- The Washington Times - Friday, November 15, 2019

Top House lawmakers revealed Friday that Homeland Security is working on plans to allow the government to shoot down drones flown near airports — and the members of Congress urged the administration to do a rethink.

The ranking Republicans on the House Transportation and Homeland Security Committees said they have become aware of efforts by Homeland Security, along with the Justice and Transportation departments, to work on shoot-down policies for unmanned aerial systems, or UAS.

But Reps. Sam Graves and Mike Rogers, in a letter to acting Homeland Security Secretary Chad Wolf, said Congress never authorized the department to do shoot-downs near airports.


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A 2018 law does authorize the government to use force to bring down drones near border facilities, Secret Service locations and buildings under guard by the Federal Protective Service, and it also allows for designation of special national security events where shoot-down powers are allowed.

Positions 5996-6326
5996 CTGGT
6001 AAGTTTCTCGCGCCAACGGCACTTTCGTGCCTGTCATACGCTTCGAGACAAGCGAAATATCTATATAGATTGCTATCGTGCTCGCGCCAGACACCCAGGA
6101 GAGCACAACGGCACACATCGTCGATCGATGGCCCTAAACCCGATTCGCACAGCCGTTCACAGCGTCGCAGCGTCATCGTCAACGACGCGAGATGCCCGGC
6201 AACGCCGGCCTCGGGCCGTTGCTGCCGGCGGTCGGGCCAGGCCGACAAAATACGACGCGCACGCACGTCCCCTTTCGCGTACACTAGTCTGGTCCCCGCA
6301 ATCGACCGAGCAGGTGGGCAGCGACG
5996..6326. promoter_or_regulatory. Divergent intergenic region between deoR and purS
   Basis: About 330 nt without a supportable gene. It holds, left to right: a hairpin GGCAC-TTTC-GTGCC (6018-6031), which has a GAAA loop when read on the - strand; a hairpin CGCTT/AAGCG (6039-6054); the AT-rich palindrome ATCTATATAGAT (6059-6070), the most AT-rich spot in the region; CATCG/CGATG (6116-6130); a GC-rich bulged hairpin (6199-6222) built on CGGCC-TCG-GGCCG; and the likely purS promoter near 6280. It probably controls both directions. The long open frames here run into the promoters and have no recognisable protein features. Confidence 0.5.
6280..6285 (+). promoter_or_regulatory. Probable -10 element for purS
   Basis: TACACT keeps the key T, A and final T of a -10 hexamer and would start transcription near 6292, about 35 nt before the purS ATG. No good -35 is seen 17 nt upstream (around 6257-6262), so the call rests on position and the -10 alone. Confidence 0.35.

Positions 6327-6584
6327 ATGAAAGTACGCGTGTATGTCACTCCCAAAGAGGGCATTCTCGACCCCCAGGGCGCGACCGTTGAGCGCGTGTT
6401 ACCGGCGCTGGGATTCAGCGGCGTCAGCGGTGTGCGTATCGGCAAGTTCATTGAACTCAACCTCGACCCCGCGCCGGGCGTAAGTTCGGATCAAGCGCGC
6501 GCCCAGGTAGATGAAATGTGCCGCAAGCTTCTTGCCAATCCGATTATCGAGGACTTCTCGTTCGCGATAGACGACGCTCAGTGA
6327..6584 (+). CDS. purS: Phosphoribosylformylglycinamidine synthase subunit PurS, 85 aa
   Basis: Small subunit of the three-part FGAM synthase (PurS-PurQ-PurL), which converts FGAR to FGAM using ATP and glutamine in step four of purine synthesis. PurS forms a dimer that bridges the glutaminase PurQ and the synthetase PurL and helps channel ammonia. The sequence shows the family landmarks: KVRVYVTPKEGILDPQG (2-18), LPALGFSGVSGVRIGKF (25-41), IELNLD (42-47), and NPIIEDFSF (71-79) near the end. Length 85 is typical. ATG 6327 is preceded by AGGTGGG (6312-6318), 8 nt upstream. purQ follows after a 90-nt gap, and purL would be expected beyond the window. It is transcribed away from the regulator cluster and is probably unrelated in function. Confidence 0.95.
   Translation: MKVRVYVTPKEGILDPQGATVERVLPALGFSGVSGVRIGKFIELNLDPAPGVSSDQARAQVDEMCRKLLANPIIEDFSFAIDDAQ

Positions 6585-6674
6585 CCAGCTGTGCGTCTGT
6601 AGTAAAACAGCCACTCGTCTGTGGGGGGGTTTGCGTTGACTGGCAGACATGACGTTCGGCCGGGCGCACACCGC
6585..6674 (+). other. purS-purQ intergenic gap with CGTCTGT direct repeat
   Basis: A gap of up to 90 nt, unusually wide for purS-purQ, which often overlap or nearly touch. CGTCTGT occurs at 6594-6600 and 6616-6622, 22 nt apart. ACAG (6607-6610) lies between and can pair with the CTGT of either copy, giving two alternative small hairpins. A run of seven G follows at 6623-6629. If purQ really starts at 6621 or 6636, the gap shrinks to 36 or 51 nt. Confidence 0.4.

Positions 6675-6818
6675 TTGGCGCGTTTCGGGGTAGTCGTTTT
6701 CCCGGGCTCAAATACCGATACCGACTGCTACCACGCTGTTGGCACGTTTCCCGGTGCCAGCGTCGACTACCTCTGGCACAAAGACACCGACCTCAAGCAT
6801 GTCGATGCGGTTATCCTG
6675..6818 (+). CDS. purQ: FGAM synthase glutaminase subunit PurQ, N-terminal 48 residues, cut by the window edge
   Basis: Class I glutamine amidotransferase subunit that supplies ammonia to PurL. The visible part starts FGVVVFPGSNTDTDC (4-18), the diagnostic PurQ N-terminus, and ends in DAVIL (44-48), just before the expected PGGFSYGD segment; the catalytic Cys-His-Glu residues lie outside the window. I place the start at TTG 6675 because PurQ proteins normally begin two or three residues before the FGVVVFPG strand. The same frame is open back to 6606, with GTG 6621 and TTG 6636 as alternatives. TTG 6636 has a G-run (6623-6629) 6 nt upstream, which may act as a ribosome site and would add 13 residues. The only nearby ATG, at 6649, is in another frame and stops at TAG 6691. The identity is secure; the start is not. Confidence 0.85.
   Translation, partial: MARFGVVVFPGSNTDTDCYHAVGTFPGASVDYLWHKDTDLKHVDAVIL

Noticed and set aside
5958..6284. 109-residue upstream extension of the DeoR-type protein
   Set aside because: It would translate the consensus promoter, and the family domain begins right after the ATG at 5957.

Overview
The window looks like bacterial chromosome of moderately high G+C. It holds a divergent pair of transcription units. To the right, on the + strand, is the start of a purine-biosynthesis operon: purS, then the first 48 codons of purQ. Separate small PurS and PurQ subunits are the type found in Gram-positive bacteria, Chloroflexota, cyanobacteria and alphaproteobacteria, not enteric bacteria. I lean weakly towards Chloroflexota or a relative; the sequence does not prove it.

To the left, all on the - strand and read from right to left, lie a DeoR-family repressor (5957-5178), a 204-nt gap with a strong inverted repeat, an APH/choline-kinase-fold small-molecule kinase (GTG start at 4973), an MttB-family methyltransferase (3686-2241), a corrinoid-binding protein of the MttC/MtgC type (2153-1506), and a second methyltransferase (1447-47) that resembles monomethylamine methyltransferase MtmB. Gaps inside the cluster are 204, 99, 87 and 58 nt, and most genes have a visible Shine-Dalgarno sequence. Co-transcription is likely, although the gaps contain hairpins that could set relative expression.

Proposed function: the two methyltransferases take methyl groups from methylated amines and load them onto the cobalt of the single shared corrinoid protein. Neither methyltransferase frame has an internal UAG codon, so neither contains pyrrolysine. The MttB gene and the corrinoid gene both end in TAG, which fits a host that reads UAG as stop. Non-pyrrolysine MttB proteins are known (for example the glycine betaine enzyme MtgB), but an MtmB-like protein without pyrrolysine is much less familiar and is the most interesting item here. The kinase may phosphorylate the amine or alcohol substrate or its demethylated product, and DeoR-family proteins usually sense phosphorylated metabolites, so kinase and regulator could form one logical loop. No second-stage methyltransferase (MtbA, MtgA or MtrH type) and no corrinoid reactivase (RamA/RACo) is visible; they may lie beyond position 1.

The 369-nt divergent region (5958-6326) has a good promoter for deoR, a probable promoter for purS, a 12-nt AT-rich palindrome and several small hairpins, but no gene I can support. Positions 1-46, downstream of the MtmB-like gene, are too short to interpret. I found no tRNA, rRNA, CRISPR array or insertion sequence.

None of those cover airports, the two Republicans said.



“The mitigation of a persistent UAS in the vicinity of an airport or in the airspace around such airport does not fall into any of the categories listed above or in law,” the lawmakers wrote.

Homeland Security didn’t immediately respond to a request for comment Friday afternoon.

The lawmakers doubted the department’s capability of safely using counter-drone force over populated areas near airports.

“While we share the goal of ensuring that our nation’s airports are not disrupted by negligent or nefarious UAS operations, DHS does not have the authority or the experience necessary to operate C-UAS equipment in the manner proposed,” the Republicans said.

They said the administration could come back to Congress to propose another agency that could handle shooting down drones.

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